A long-feared trade war appeared to be shaping up between the US and China following Friday's tit-for-tat protectionist actions and words by each country. The US imposed a 35% import tariff on Chinese-made tires, a move that prompted China to warn that U.S. cars and chickens would suffer a similar fate if this trend were to continue.
As a result of the rubber-and-chicken spat, the US dollar picked up a bit of lost value during the late part of the weekend and it -along with the yen- became sought after not only by safe-haven seekers and short-coverers alike. Orderly as the greenback's decline has been to date, potential triggers such as the 1.46 mark against the euro remain squarely at the centre of speculative consciousness.
Gold prices turned away from their 18-month high recorded last Friday and fund selling pushed the yellow metal to the low $990s prior to Monday's NY session start. The prime mover of the retreat was indeed the dollar's advance back to the 77 level on the trade-weighted index in the wake of the blossoming trade friction mentioned above. Also at play in gold's overnight decline was the usual mix of fading Indian demand and lack of growth in ETF holding balances. Buy orders in India appear to be concentrated at levels under $990 an ounce.
Although the greenback slipped a bit against the yen in early going this morning, it remained but one digit away from the 77 level on the index and its bounce -coupled with crude oil's drop to under $69 per barrel kept fund selling pressure on gold as it neared its NY opening time. Nevertheless, the 'correction' seen over the weekend remained as shallow a one as we observed last week, and gold started the week off very near the psychological level that the $1K figure represents.
Spot bullion dealings opened with a $5.20 per ounce loss on Monday, quoted at $999.90 as the background conditions of the charts versus the longs versus the physical buyers and sellers continued on the nervous, standoff-ish side. Silver fell 23 cents to start at $16.50 per ounce, while platinum and palladium also recorded mild losses. The former dropped $7 to $1310.00 and the latter declined $2 to $289.00 per ounce.
The latter part of the trading session had the yellow metal virtually turning in small circles around the $1000 mark and kept traders guessing whether or not a close above or below that pivot was in the making for the day. At last check, gold was showing a very similar position as it had at the opening bell; namely, a $6.60 loss and a spot bid quote of $998.50 per ounce. Silver was down 15 cents at $16.58, while platinum was off by $6 at $1311. The lone standout for the day was palladium, which at one point gained $2 to rise to $293.00 per ounce. It was $291 at last check.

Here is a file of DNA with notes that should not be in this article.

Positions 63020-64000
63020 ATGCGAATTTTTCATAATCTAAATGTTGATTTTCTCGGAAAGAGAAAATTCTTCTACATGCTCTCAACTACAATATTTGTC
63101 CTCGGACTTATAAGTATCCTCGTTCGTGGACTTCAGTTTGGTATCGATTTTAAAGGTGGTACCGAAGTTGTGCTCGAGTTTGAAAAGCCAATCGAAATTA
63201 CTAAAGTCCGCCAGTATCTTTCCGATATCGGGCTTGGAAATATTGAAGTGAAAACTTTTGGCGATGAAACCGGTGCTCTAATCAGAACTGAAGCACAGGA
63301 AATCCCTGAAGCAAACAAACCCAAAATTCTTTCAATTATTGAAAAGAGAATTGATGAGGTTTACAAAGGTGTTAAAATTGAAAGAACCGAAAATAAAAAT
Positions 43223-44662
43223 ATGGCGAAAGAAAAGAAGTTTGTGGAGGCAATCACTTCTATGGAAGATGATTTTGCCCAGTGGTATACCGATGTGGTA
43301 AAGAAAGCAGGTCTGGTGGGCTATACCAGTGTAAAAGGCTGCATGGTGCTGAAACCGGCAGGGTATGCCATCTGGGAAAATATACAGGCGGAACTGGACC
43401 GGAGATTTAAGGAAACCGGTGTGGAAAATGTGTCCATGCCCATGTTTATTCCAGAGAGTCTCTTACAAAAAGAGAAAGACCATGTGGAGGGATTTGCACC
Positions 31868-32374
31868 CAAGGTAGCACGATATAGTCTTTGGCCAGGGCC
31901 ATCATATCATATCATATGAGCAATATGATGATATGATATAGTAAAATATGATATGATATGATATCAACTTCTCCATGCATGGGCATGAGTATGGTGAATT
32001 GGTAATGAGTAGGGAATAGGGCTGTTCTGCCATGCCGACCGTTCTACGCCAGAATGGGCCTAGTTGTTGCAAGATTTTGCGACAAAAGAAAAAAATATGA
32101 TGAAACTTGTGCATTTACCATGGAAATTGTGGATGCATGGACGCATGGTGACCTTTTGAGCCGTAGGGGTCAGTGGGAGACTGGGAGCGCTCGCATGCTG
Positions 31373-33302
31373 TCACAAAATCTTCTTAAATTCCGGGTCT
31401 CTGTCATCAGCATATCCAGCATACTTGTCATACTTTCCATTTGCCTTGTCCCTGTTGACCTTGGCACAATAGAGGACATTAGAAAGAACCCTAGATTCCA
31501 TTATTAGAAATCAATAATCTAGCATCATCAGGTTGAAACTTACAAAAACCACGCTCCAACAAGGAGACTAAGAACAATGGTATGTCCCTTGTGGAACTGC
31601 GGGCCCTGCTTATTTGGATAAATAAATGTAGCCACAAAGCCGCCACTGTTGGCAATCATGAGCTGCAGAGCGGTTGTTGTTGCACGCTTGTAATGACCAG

Aside from anemic physical demand, there were of course other factors that contributed to gold's post-weekend pullback from the four-digit zone it had once again entered on Friday. Chiefly among them, the very situation that UBS alluded to over the weekend. Allude is a bit of a euphemism as you can see by the following snippet from the Telegraph, titled: Gold investors warned to liquidate after 'buying frenzy'
London's leading gold forecaster has advised clients to liquidate holdings of gold and silver until the latest speculative fever abates, warning that futures contracts on New York's Comex exchange are flashing warning signals.
John Reade, an analyst at UBS, said the number of net long positions held by speculators reached 29.02m an ounce last week, a record high. Investors watch Comex contracts as an indicator of froth in the market. Last week saw a jump of 6.4m ounces in net long contracts, a rare occurrence. When such sudden moves have occurred in the past, gold has fallen 5 percent over the subsequent month on average. Mr. Reade, a repeat winner of the London Bullion Market Association's forecasting prize, said speculation in silver futures is even more extreme by some measures.
Demand for physical gold - as opposed to paper contracts - has been flagging, with Indian jewellery demand well down on the levels a year ago and poor volumes reported in Turkey and Switzerland. The metal is trading at a discount on Istanbul's exchange. We recommend that nimble investors take profits on any long gold and silver positions, looking to re-enter after a correction, said Mr. Reade. His price target is $950 over the next month, with fresh rallies in 2010.
The last time net long contracts on Comex reached levels close to last week's high was in February 2008 as gold screamed to its historic peak. Prices crashed by $150 an ounce shortly afterwards. However, chartists say the technical signals are entirely different this time. Gold appears to be breaking through a triple top, which could push prices much higher.